Game Cameras for Turkey Scouting

Using a game camera to scout for turkeys can be more difficult that using a game camera for deer.  Deer are a lot more predictable when it comes to following defined trails or returning to a scrape.  Turkeys tend to wander more across a wide area, so game camera placement can be difficult when seeking out turkeys.

I like to use a game camera to scout for turkeys when I'm hunting a new piece of property or an area that I am unfamiliar with.  I will do this in the months prior to the season coming in.  I don't like disturbing any areas that I actually plan to turkey hunt as the opening day draws near.  Here are a couple of tips that you can use to help use your game camera to check for the existence of turkeys.

  1. Mount your game camera a little closer to the ground than you would if you were scouting for deer.  Turkey are obviously not as tall as deer, and this can help to keep your scouting camera's passive infrared sensor from overshooting a turkey that passes near your camera location.
  2. Try placing your camera in the woods in areas that contain a good amount of red and white oaks.  Turkeys love acorns, in addition to various insects, grasses, other nuts, seeds and clover.  You will often see leaves in the area turned up as a result of turkeys 'scratching'  in search of food.  You can often capture good pictures and videos in these areas as turkeys come to forage.  Good mature trees with lots of horizontal limbs are also prime areas for turkeys to roost at night.
  3. Try placing your game camera on trees or fence posts on the edges of fields that contain clover.  This is another prime foraging area, but fields are also a big draw for strutting gobblers.  More often than not, these gobblers will head to the highest point in a field to do their strutting.  This may even be just a slight rise or mound.  A game camera post mount is ideal for covering these type of areas in an open field.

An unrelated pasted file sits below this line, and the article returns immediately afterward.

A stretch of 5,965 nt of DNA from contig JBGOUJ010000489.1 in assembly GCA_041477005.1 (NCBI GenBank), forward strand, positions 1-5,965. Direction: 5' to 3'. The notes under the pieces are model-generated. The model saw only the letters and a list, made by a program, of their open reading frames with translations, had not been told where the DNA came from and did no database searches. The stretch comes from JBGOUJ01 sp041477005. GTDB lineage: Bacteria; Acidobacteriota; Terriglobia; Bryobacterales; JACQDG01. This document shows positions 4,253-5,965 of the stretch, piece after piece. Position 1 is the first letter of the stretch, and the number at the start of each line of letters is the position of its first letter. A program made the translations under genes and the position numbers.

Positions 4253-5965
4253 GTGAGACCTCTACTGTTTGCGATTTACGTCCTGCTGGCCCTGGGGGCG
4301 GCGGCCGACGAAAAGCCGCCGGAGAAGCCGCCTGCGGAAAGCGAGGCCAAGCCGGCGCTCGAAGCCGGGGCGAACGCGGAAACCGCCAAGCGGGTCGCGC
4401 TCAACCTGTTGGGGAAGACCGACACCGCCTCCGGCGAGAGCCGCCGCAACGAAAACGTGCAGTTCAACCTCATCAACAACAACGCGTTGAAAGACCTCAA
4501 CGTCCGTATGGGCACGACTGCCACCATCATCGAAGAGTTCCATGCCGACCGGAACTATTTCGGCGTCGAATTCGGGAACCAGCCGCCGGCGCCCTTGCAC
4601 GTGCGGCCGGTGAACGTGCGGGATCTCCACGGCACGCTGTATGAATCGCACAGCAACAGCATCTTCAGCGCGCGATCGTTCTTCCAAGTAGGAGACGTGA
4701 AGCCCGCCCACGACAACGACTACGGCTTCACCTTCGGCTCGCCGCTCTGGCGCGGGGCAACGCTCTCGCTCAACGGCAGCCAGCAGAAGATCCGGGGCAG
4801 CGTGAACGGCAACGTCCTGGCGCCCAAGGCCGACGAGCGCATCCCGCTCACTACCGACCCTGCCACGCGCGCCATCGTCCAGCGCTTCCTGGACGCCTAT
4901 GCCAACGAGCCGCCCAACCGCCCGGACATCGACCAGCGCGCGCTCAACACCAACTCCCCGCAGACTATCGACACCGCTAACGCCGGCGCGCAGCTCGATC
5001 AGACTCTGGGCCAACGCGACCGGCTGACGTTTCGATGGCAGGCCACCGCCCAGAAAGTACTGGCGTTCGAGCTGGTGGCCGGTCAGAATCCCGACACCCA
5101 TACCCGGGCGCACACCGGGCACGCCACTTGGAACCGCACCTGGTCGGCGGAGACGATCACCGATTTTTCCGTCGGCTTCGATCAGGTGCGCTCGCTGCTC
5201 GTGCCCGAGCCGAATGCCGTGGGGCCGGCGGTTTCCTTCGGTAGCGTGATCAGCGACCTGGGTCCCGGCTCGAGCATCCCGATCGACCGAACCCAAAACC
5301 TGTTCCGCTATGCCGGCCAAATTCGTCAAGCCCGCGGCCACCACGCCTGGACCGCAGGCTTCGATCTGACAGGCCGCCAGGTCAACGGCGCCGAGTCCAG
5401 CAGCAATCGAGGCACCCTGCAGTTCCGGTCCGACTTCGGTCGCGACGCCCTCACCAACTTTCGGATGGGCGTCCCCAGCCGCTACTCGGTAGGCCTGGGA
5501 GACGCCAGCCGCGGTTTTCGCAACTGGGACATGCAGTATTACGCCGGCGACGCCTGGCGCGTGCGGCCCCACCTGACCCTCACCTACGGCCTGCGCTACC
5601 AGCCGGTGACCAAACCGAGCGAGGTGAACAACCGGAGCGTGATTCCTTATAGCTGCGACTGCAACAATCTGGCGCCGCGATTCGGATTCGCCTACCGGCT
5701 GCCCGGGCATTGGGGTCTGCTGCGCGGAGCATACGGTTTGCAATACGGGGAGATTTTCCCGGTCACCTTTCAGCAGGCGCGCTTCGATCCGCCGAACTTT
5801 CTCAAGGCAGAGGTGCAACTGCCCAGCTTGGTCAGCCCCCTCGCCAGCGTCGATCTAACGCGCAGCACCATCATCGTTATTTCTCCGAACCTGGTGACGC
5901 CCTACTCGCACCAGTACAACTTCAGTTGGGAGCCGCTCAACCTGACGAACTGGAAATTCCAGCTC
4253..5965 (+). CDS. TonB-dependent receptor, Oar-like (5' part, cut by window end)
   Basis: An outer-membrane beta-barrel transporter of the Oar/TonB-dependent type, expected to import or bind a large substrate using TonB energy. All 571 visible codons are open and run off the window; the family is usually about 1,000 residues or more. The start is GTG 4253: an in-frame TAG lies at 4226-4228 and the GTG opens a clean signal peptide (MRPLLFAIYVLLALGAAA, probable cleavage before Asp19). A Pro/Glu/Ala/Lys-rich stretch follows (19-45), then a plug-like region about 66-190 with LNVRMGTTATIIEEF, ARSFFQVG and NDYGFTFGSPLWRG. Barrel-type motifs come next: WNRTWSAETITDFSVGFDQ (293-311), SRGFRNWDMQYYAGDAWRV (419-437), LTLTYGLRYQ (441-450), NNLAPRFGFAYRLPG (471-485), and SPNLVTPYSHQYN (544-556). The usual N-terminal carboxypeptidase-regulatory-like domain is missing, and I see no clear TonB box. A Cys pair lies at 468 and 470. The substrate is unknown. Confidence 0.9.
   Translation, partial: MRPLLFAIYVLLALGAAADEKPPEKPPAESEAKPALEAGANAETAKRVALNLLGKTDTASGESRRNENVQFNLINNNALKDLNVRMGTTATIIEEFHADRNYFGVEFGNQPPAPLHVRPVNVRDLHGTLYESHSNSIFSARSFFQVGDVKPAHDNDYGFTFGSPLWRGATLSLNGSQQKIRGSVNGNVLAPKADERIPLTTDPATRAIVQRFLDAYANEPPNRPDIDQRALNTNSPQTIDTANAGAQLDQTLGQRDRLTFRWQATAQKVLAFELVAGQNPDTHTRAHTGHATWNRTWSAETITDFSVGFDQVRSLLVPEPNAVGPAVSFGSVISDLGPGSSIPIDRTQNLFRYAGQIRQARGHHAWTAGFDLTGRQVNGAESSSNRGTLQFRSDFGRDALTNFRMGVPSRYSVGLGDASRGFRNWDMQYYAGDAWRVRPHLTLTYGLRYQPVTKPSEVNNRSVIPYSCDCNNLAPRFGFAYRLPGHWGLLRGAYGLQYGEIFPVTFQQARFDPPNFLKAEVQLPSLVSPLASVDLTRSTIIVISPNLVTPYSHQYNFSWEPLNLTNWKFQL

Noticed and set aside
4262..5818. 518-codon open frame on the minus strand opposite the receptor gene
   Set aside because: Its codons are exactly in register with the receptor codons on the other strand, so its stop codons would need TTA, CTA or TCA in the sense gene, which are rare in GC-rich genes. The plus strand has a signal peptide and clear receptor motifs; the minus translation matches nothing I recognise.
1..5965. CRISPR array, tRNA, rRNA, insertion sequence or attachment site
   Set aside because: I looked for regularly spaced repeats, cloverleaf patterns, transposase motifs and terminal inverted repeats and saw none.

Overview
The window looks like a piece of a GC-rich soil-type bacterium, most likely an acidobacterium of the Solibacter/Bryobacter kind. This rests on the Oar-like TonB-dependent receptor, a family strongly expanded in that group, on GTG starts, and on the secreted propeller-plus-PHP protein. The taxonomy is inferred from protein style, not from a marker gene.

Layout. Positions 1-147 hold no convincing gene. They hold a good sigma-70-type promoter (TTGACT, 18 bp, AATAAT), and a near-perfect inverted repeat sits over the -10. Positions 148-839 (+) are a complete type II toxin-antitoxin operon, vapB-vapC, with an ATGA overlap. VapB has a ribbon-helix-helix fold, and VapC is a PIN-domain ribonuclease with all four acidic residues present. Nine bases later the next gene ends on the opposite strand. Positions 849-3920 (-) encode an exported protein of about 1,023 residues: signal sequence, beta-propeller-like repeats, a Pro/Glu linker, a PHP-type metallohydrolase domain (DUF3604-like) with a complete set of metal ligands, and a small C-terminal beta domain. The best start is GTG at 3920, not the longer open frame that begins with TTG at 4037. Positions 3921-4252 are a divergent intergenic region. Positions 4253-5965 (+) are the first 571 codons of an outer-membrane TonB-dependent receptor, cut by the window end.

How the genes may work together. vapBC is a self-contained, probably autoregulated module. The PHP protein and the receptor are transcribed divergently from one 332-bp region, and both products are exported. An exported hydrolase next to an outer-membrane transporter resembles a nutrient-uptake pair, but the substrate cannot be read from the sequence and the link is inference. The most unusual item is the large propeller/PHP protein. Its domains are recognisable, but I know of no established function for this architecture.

I like to try to find areas that the turkeys are going to roost in on the evenings prior to the hunt.  A gobble tube is ideal for making a male 'shock gobble' and give up his location.  Unfortunately, these gobble tubes often fool other hunters, so I will either not use them (or use the sparingly) during morning hunts when other hunters may be in the area.  I'll never enter the woods when trying to locate birds heading to roost.  I'll stick to the outer edges of the fields.  The sound from a gobble tube will carry a long distance, and even a mature bird often can't resist gobbling back at them.  Once you locate turkeys in an area heading to roost, it's just a matter of quietly slipping into the woods before sun-up the following morning.  By doing this, you can cut the distance between you and a roosting bird, and the sound of your hen calls can be the first thing they hear when they hit the ground.  For this, I prefer a mouth call, as they require no movement and will lessen the chances of you being busted by their keen vision.  The only part of your body that should move is your finger as you pull the trigger and put that bird down.

I hope these tips help.  Best of luck this season, and let me know how you do!

PS.  Check out this link of some scratching turkeys that I caught on my Bushnell Trophy Cam.  I had to reduce the quality in order to upload it, but hopefully you enjoy.

One Response to “Game Cameras for Turkey Scouting”

  1. Game Camera says:

    Nice tips! thanks sharing bud.

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